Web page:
This is a guest post by Lisa Gasson-Gardner. Lisa is a PhD student at Drew University. She is writing about revelation, affect, and evangelical politics.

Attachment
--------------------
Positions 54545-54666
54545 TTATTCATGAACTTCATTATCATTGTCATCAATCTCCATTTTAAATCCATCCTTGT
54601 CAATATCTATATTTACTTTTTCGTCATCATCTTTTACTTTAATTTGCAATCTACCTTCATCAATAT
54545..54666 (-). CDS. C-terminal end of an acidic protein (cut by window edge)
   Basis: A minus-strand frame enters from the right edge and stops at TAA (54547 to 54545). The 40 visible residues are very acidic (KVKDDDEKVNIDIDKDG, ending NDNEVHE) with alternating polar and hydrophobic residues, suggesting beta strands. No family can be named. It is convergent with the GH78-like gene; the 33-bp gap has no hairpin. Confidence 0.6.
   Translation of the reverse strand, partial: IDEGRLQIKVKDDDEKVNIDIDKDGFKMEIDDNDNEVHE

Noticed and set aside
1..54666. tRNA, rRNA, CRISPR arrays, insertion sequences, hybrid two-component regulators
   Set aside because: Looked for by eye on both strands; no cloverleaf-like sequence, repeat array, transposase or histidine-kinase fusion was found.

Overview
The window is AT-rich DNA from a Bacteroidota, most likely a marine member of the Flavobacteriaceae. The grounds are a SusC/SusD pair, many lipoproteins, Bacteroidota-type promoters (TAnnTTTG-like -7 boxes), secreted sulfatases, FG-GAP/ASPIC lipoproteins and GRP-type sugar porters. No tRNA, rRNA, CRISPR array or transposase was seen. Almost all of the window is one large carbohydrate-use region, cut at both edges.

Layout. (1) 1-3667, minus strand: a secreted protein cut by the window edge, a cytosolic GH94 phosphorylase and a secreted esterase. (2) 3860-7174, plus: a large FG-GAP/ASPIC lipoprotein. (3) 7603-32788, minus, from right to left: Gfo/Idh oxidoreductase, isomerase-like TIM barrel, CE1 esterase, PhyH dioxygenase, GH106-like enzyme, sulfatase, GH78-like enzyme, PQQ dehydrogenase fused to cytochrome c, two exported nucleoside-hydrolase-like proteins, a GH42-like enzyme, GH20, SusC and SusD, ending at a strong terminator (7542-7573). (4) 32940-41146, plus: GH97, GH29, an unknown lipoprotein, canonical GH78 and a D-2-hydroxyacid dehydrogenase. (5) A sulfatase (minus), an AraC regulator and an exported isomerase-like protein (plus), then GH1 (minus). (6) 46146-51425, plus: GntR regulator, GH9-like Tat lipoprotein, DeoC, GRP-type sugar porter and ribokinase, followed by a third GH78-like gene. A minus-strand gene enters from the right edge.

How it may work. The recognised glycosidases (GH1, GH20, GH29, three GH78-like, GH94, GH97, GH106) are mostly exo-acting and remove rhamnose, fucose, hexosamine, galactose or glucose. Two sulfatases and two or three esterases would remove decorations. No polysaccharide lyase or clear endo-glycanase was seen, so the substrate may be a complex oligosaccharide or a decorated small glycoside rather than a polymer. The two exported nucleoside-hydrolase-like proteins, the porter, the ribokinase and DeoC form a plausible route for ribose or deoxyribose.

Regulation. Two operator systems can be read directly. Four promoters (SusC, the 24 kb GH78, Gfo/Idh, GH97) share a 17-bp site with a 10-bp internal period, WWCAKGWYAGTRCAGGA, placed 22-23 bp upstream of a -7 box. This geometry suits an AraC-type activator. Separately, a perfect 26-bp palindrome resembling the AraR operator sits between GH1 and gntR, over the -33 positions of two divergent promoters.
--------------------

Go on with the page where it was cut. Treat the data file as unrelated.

I did not watch the August 6th GOP debates (though I cannot get over this video of Trump) but I did do a search for mentions of science, particularly of climate change from the event. What came up was not claims about how God created the world and would not allow climate change to destroy the planet (or about how young the earth is or whatever), but silence. Science reporter Seth Borenstein specifically watched the debates to fact check claims about science. The fruit of his two hours of television watching? Nothing. Rather than outright antagonism against the claims of science, the GOP candidates simply avoided the topic all together. This is, of course, not to say that the individual candidates have not said some insane things about climate change. Here’s Trump saying on Twitter in 2012 that China invented climate change to make US manufacturing “non-competitive.” Trump’s comment is not about religion, but rather about production—about money. Add to this blatantly capitalistic take on climate change the fact that only two of the GOP candidates faced 13,000 evangelical Christians on July 27th at the annual convention of the Southern Baptists in Nashville, TN and it appears that the relationship between certain kinds of evangelical Christianity and the Republican party might be changing. (This is not to say there wasn’t plenty of God-talk during the debate, but see: here and here.)